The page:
One of my quirks is my need to have rolling news radio such as BBC Five Live on in the background as I’m falling asleep and when I wake up. It’s now quite habitual so, as with most habits, it goes largely unquestioned, but while it has kept me precociously informed for well over a decade now (the first news story I can remember being covered is the NATO air strikes of Bosnia) this unabating audible addiction has its drawbacks. For although news radio probably filled the psychological and vocal void left when I was too old to be read bedtime stories, rolling news and fairy tales quite obviously share little in common. News, especially in modern times, is a constantly unfolding narrative, which bears no natural inclination to resolve itself just at the moment I drop off. Falling asleep and waking up to ever-evolving events has come to make sleep feel more like the blink of an eye than a third of any given day.
Because rolling news radio makes sleep seem a mere punctuational pit-stop in one giant ‘meta-day’ of life, I often get confused about exactly when I’ve learned of a particular news item. So it was that either late last night or early this morning I heard about an earthquake in another seemingly far-flung land on this ever-contracting planet. I don’t remember where it was, but news media operates on a series of buzzwords – ‘economy’, ‘terrorist’, ‘civil unrest’, ‘election’, ‘earthquake’ etc – which allow an easy if shallow and inaccurate understanding of what’s important in the world right now. The mention of another ‘earthquake’ set off a mental warning siren in the midst of my slumber. Because nowadays the news is being presented more and more as a narrative, I began to wonder whether the recent series of earthquakes were linked and somehow spelled the earth literally ripping at its seams. So when I properly woke up I engaged in a truly twenty-first century method of research, which is utterly lazy but surprisingly effective – I simply Googled my basic, coarsely ungrammatical sentiment: ‘why so many earthquakes’. Of the ten results, the most authoritative seemed like the only from the US Geological Survey. It reported that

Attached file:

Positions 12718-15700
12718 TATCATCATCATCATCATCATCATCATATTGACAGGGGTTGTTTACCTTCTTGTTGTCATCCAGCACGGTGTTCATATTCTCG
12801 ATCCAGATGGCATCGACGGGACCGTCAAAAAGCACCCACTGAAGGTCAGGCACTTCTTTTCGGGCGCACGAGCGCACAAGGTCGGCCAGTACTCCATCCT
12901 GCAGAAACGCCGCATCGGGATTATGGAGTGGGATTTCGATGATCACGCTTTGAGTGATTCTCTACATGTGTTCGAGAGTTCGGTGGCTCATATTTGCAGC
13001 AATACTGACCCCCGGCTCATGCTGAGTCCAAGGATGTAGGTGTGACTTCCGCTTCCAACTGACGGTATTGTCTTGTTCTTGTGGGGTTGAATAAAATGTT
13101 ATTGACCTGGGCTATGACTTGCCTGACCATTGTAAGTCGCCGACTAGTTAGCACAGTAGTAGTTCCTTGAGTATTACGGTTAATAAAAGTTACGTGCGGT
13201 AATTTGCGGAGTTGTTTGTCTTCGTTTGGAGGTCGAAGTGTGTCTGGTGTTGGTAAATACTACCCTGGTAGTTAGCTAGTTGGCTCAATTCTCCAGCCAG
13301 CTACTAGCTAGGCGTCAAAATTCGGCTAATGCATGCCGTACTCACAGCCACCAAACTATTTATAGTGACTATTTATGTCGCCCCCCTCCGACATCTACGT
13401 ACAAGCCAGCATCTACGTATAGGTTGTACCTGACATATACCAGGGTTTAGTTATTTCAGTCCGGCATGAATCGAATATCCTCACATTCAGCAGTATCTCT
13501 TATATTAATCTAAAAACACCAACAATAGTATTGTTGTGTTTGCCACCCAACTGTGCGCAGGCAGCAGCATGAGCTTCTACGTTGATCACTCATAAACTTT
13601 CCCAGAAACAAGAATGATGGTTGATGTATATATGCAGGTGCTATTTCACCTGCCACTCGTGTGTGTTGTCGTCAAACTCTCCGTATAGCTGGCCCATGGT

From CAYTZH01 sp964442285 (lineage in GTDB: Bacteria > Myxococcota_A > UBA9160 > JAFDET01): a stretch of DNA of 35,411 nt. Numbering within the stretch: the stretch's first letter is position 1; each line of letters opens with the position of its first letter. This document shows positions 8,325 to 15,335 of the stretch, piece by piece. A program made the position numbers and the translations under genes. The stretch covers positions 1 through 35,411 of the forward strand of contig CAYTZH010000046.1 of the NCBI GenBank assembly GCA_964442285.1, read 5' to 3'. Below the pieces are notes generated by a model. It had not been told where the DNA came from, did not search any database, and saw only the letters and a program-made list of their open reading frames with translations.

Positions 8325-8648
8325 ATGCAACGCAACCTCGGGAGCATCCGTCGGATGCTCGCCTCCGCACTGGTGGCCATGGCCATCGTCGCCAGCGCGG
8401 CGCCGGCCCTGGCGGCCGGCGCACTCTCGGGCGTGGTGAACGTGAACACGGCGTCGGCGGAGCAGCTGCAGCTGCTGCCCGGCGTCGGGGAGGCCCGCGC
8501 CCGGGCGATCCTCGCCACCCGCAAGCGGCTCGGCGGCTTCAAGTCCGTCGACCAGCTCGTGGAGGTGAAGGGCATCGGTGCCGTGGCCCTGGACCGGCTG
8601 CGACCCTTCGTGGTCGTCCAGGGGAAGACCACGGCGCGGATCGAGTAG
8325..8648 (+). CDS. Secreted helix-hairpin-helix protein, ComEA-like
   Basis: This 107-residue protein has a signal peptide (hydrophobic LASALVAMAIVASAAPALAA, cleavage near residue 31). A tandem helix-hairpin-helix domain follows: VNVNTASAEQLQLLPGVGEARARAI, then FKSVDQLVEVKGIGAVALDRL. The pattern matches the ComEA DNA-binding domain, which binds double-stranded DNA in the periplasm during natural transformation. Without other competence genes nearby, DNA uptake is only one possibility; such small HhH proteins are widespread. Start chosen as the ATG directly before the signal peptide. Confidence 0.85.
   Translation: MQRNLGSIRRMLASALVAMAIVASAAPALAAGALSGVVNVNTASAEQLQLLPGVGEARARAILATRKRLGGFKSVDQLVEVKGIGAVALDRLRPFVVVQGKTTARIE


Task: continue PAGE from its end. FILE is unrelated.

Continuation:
Although it may seem that we are having more earthquakes, earthquakes of magnitude 7.0 or greater have remained fairly constant throughout this century and, according to our records, have actually seemed to decrease in recent years.
Nice and reassuring and, I thought, the end of the matter. But it seemed cnn.com felt the same as me this morning, as their top story when I logged on was ‘Quake frequency normal, scientists say.’ Although the article came across as well-researched, I was taken by the sixth paragraph:
“Earthquakes of magnitude 7.0 or greater have remained fairly constant throughout this century and, according to our records, have actually seemed to decrease in recent years,” the U.S. Geological Survey, which measures and tracks earthquakes all around the world, says on its Web site.
Seeing this made me realise two things: firstly, that often what I’m thinking or worrying about is often what other people, or at least other journalists, are mulling over as well; and secondly, that perhaps their journalistic method might not be so far from my very amateur and pathetic Googling. This briefly and conceitedly gave me a greater confidence in my prospects in this career path.
Yet it did also impress on me a wider point: that both professional journalists like those on CNN and amateur news-hunters like myself are simultaneously the victims and the perpetrators of narrow-minded narrative news. I wrongfully assumed that because x number of earthquakes have occured within my field of vision this year, there must be some causal link between them. In a globalized world it is easy to present economic crises, terrorist campaigns and rising global temperatures as ‘series of unfortunate events’, a la Snickett. No one can literally predict terrorist attacks, yet each time one occurs it was ‘always to be expected’ and is immediately subsumed within the context and narrative of a terrorised age, est. September 2001. But while earthquakes undoubtedly have a cause, and may one day be accurately predicted and even planned for, they remain in some sense random, freak accidents of nature, just as someone willingly blowing themselves up on a commuter train is still a random, freak accident of society. Trends, correlations and predictions are important, but raw, unforeseeable accidents, (Machiavelli’s ‘fortuna‘; Macmillan’s ‘events‘) should be what keeps me up at night and wakes me up in the morning.